Lighthouse update

Town OKs plan for ‘scaled-down’ development

Consultant hired to devise zoning ‘blueprint' for Nassau Coliseum property


As expected, the Hempstead Town Council unanimously approved its plan to devise a "zoning blueprint" for the Nassau Coliseum property.

The vote all but certified the town's intent to only consider a less comprehensive version of the Lighthouse proposal.

The new legislation authorized the town to retain an engineering and planning firm to devise what Town Supervisor Kate Murray calls a “zoning blueprint” for the 77 acres of county-owned land surrounding the Nassau Coliseum.

The town has authority over the environmental and zoning applications filed by the developers.

The Lighthouse project, led by New York Islanders owner Charles Wang and real estate executive Scott Rechler, calls for the renovation of the Nassau Coliseum and the redevelopment of the property surrounding it with a mix of retail, business and residential uses.

The proposal submitted to the town includes a five-star hotel, a new convention center, a sports and recreation center, a residential village, space for offices, retail and restaurants, a cinema and a canal.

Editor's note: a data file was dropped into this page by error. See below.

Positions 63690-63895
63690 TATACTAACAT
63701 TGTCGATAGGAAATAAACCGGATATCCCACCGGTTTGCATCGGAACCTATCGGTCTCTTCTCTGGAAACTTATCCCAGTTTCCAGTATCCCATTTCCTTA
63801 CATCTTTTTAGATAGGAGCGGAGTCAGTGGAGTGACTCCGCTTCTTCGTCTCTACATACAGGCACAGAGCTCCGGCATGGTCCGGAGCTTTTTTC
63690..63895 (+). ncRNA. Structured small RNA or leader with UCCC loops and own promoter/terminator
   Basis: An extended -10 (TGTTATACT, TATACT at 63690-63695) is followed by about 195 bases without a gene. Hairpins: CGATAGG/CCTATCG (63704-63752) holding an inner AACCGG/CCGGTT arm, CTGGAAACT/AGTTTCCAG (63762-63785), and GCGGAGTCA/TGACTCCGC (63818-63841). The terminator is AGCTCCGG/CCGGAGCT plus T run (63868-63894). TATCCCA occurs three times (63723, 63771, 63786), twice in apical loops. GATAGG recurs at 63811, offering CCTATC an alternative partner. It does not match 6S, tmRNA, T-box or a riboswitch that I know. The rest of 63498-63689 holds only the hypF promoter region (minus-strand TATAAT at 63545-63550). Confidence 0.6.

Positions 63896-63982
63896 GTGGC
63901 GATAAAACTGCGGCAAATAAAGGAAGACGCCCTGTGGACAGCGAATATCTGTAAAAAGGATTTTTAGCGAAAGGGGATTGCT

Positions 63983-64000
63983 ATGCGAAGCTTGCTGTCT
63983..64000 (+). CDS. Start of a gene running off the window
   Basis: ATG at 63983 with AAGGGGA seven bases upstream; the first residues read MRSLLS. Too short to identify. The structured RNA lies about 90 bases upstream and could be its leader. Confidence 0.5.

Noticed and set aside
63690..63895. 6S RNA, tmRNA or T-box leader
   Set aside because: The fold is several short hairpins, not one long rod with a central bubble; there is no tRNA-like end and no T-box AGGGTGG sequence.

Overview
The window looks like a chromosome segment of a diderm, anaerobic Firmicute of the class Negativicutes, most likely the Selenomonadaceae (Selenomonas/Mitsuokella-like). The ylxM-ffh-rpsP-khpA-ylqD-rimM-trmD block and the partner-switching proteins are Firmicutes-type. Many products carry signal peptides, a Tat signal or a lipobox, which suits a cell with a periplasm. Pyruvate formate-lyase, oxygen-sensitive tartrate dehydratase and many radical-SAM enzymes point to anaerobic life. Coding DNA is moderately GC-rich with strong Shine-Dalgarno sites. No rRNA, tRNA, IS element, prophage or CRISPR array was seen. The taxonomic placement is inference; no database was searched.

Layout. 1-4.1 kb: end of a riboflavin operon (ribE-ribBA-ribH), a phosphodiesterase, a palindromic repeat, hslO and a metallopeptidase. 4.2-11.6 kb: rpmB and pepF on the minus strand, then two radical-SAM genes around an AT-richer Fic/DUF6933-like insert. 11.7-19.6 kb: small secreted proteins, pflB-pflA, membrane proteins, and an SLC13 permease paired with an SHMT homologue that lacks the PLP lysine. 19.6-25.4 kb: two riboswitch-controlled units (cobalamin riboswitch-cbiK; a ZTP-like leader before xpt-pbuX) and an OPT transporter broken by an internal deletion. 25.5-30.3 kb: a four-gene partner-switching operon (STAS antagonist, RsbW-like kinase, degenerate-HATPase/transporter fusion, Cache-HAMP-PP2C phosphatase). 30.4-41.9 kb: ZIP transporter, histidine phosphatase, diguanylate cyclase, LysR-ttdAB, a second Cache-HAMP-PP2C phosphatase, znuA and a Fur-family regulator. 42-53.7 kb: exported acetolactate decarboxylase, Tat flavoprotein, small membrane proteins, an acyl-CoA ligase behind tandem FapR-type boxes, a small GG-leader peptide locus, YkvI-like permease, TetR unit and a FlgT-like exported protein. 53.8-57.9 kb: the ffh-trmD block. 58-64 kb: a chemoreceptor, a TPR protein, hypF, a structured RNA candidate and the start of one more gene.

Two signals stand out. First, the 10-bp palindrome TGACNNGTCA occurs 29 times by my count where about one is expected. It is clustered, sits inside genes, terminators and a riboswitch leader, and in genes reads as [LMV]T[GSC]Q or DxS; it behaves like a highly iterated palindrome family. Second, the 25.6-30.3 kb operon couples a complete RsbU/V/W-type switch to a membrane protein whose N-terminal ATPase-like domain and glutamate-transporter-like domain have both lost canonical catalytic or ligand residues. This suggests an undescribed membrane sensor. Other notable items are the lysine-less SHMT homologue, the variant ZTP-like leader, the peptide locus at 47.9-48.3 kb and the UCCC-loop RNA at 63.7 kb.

The zoning blueprint, to be completed by early summer, would act as a set of guidelines for the type and scope of construction that would be permitted at the site. “We will be paying [the consultant] to make a zone to create a development that we believe the board can live with, one we believe the residents can live with, and yet at the same time a project that would take in a number of the elements that Wang has proposed,” Murray said. “It isn’t going to be the same, but a scaled-down version.”

Murray, who unveiled the plan publicly at a Monday-morning news conference, told reporters that she was optimistic about coming to a resolution that best fits the town, the developers and the residents. However, she added, "We think, without a jump-start, this project will really die a slow death."

The town will hire Frederick P. Clark Associates, Murray said. Clark was overseeing the town’s environmental analysis of the proposal until shortly after a September zoning hearing, when, she said, the Lighthouse group stopped paying for the consultant’s services. Murray said the town would pay no more than $150,000 for Clark's services.

According to town officials, the Lighthouse Development Group owes the firm about $200,000.

Murray also said that the Lighthouse group has not answered questions that were submitted by the town board following the September zoning hearing. Some of the major questions dealt with traffic mitigation, building heights and water usage. The group has “shut their operations down and gone silent,” Murray said. “The board understands that this piece of property is too important to be sort of lying in limbo and threatened with a development that goes down the drain.”

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